Next Week on Corporate Congress’ Agenda: Jeopardize Patient Safety, Block Consumer-Friendly Policies and Attack the EPA

Business for DemocracyAfter a week off, Congress returns next week to continue launching broadsides against the public interest. Here are a few we are tracking:

• 21 Century Cures. Don’t buy the snake oil some lawmakers are selling about how great this bill is – even if lawmakers on both sides of the aisle are selling it. In fact, the legislation is riddled with dangerous provisions that would put patients at risk. It would undermine efforts to approve safe and effective drugs and medical devices, according to Public Citizen’s analysis. The U.S. House of Representatives could vote on this bill (H.R. 6) as soon as next week.

• The Financial Services and General Government funding bill, which the House also likely will vote on next week. The legislation is loaded with dangerous and ideological policy riders that would do such things as undercut the work of the U.S. Consumer Financial Protection Bureau and ban the U.S. Securities and Exchange Commission from taking action in the crucial area of disclosure of corporate political spending. The bill provides far less funding than is necessary to appropriately support the agencies under its purview.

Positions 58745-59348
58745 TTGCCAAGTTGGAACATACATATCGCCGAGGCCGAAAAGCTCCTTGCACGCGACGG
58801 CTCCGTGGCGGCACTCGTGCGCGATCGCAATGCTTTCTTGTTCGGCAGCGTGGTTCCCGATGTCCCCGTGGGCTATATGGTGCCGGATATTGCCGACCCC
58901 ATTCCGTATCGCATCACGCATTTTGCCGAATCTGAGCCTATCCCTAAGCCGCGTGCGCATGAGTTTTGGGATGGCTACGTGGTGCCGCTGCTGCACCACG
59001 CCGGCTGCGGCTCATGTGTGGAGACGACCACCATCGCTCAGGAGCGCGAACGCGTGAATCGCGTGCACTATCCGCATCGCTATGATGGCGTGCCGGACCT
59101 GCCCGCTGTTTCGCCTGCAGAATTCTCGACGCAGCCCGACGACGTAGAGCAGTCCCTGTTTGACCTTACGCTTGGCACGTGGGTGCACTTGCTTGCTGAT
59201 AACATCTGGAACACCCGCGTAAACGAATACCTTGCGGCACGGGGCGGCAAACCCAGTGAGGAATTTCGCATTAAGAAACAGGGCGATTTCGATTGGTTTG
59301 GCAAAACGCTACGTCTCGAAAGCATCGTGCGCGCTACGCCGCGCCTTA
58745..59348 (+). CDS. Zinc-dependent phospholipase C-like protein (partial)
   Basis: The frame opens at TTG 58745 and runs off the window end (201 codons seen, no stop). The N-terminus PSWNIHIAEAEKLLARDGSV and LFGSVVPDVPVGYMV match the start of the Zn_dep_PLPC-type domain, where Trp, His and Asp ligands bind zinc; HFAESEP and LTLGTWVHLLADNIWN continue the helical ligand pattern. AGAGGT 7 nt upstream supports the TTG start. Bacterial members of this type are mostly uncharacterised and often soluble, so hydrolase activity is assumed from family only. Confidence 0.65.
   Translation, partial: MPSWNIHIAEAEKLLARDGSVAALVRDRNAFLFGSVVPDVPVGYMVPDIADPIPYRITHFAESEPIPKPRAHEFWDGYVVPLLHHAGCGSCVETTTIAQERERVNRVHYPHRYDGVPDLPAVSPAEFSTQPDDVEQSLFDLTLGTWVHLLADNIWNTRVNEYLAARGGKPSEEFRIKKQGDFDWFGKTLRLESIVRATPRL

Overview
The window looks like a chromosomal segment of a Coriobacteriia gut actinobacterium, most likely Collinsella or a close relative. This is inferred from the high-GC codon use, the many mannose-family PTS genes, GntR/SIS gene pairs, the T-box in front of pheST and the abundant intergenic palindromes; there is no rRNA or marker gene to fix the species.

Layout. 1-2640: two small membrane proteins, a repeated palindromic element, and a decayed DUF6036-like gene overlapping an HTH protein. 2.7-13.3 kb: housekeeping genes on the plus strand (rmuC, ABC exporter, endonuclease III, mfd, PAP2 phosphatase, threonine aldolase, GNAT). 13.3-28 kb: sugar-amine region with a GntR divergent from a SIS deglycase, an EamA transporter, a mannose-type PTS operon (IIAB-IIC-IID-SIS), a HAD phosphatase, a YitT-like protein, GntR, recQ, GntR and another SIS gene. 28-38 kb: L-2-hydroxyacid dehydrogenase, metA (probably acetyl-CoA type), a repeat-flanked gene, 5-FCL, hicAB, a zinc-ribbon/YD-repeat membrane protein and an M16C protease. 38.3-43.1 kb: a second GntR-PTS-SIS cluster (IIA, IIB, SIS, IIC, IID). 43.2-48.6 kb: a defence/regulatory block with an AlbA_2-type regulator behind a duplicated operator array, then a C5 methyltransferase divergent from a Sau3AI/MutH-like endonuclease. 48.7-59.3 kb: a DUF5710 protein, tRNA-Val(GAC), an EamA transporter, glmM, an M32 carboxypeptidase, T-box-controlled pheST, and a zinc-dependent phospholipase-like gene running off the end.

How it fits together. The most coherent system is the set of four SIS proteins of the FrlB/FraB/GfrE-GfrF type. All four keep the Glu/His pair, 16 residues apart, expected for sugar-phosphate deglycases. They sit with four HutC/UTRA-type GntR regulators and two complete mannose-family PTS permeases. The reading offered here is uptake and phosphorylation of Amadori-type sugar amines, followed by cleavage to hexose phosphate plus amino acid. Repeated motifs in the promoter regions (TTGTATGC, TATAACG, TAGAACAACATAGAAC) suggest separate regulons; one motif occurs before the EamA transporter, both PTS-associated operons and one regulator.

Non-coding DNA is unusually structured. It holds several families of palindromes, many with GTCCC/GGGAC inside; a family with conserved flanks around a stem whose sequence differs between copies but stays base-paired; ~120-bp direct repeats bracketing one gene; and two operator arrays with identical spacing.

• Push to lift oil export ban. Lawmakers are still pushing to lift the ban on exporting oil, despite the fact that doing so would harm consumers. At 10 a.m. Thursday, July 9, the House Committee on Energy and Commerce Subcommittee on Energy and Power will hold a hearing on H.R. 702, a bill to “prohibit restrictions” on the export of crude oil. But as Tyson Slocum, director of Public Citizen’s Energy Program, told lawmakers in June, the oil export ban benefits American oil and gas consumers, protects our nation’s energy security and fuels economic growth.

• And finally, for good measure, the House Committee on Science, Space, and Technology will hold a hearing at 10 a.m. Thursday about what its chair evidently considers “overreach” by the U.S. Environmental Protection Agency (EPA). EPA Administrator Gina McCarthy will be on the hot seat. But one person’s overreach is another person’s safeguarding. In fact, the EPA’s job is to protect people by ensuring we all have clean air to breathe and uncontaminated water to drink. For instance, the Clean Air Act has prevented more than 160,000 premature deaths, 130,000 heart attacks, millions of cases of respiratory problems such as acute bronchitis and asthma attacks, and 86,000 hospital admissions. That doesn’t sound like overreach to us.